The declaration of a state of emergency is quite in accordance with the Constitution of the Federal Democratic Republic of Ethiopia. Under Article 93, the Ethiopian Constitution clearly states that the Council of Ministers of the Federal Government shall have the power to decree a state of emergency, writes Zekarias Talo Anjulo.
Over the last months, people in different areas of the country, particularly Oromia and Amhara regional states, have been raising questions concerning lack of good governance, the need for an equitable share of resources and for a fairer distribution of economic development, and the provision of necessary employment opportunities for youths as well as allowing a greater degree of self-administration. The government has admitted that most of the complaints are fair, and has accepted them as legitimate public grievances. It has promised to take measures to deal with these grievances and to bring about the necessary broad socio-economic and political reforms in accordance with such public requests.
There has, of course, been another dimension to the protests. More recently, especially in parts of Oromia and Amhara regional states, groups have appeared to highjack the protests, changing legitimate public protests into chaotic, illegal and violent demonstrations which appear to have been aiming to destabilize, if not overthrow, the government. Hundreds have lost their lives, public and private property has been burnt down, and there have been violent clashes with security forces, affecting the nation’s law and order. There has been a whole range of violence and brutality unleashed under the guise of civil-disobedience and peaceful demonstrations.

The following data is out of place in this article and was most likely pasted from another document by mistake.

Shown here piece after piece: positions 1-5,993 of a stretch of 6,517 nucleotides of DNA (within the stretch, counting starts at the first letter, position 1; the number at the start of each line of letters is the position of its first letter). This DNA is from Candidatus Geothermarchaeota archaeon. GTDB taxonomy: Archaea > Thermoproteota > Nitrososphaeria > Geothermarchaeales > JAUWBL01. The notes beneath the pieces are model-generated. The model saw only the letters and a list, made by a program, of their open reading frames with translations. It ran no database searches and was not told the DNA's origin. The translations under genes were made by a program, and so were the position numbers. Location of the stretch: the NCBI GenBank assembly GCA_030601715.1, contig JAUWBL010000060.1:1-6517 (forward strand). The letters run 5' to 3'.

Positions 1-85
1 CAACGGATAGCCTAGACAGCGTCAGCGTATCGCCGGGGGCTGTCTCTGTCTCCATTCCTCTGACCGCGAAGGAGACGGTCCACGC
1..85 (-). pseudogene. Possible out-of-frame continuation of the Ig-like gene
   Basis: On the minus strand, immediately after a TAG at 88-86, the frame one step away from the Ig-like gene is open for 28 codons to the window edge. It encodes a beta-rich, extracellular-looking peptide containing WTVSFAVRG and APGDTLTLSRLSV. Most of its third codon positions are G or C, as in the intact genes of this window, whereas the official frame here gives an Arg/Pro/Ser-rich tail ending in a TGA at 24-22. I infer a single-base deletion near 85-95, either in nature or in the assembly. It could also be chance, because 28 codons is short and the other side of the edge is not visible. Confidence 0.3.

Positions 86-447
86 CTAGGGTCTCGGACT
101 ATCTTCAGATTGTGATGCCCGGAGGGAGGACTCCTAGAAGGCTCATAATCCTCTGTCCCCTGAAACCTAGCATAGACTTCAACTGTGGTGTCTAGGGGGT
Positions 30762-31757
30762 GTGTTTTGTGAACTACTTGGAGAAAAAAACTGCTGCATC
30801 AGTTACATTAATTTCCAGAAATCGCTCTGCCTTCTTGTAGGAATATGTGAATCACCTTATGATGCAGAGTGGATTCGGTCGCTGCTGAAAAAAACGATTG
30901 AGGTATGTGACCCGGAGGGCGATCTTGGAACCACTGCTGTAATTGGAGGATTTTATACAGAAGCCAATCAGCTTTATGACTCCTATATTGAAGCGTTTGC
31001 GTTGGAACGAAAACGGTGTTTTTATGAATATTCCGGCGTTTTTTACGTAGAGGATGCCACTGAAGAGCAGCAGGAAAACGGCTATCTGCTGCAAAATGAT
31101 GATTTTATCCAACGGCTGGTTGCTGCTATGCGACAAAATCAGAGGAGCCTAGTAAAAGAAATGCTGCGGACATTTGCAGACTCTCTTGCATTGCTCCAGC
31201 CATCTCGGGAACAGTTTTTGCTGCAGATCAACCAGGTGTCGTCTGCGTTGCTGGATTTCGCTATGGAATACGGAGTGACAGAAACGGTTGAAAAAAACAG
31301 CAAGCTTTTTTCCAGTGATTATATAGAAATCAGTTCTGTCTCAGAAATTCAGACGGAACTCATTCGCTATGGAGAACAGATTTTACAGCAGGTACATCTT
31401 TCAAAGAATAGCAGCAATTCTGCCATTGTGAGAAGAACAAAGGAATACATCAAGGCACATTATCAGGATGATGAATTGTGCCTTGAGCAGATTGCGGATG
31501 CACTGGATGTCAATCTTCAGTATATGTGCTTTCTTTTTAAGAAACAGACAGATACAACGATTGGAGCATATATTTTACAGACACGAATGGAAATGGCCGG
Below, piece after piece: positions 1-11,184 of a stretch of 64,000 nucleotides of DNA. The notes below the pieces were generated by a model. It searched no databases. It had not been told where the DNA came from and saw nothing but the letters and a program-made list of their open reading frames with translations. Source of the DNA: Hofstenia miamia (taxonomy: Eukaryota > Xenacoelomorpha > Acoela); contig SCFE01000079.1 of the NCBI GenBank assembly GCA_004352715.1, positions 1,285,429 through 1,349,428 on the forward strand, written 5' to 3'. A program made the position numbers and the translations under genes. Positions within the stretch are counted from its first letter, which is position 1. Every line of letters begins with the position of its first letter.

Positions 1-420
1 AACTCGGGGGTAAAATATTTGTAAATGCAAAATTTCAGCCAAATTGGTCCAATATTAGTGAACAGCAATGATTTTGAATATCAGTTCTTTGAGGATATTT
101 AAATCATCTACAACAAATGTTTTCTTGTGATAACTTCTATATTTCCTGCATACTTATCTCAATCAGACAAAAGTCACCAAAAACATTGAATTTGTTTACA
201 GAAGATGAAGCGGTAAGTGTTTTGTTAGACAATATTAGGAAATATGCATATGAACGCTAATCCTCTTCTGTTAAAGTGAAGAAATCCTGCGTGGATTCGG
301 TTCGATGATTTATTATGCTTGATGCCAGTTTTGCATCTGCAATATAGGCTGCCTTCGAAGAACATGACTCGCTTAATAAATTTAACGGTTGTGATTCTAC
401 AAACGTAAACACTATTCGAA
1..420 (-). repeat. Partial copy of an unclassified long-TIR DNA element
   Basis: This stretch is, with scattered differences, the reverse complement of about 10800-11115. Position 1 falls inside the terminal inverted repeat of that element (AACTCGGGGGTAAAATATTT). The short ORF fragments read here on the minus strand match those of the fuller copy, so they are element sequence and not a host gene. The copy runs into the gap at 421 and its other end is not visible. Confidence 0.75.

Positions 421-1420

Adding to the problems of domestic unrest and instability, the country has also been facing the continuous effort being made by different foreign actors to orchestrate “proxy war” against its sovereignty in an effort to cause the sort of collapse that it has repeatedly suggested would happen in Ethiopia. This has meant the provision of financial, technical and other support to some of the illegal opposition groups and individuals.
It has also included a massive amount of support on social media. Indeed, immediately after declaration of a state of emergency, some media outlets and social media users began politicizing and misinterpreting the output. Much of this has been unbalanced, and certainly highly inaccurate. Media outlets like ESAT even claimed the state of emergency declaration was deliberately aimed to abuse fundamental human and democratic rights and to impose restrictions on the diplomatic privileges and immunities codified under the Vienna Convention. They have even claimed the declaration of a state of emergency is unconstitutional.
This false propaganda has been actively propagated by extremists in the diaspora like Jawar Mohammed and supporters of terrorist organizations like the Oromo Liberation Front and Ginobt 7 which have been working to overthrow the government through a coup d’état or by producing enough disturbances to cause the government to collapse. They have, in effect, been working to politicize events, including the state of emergency, to grab the attention of Ethiopians, both in and out of the country, and trying to raise funds for their activities.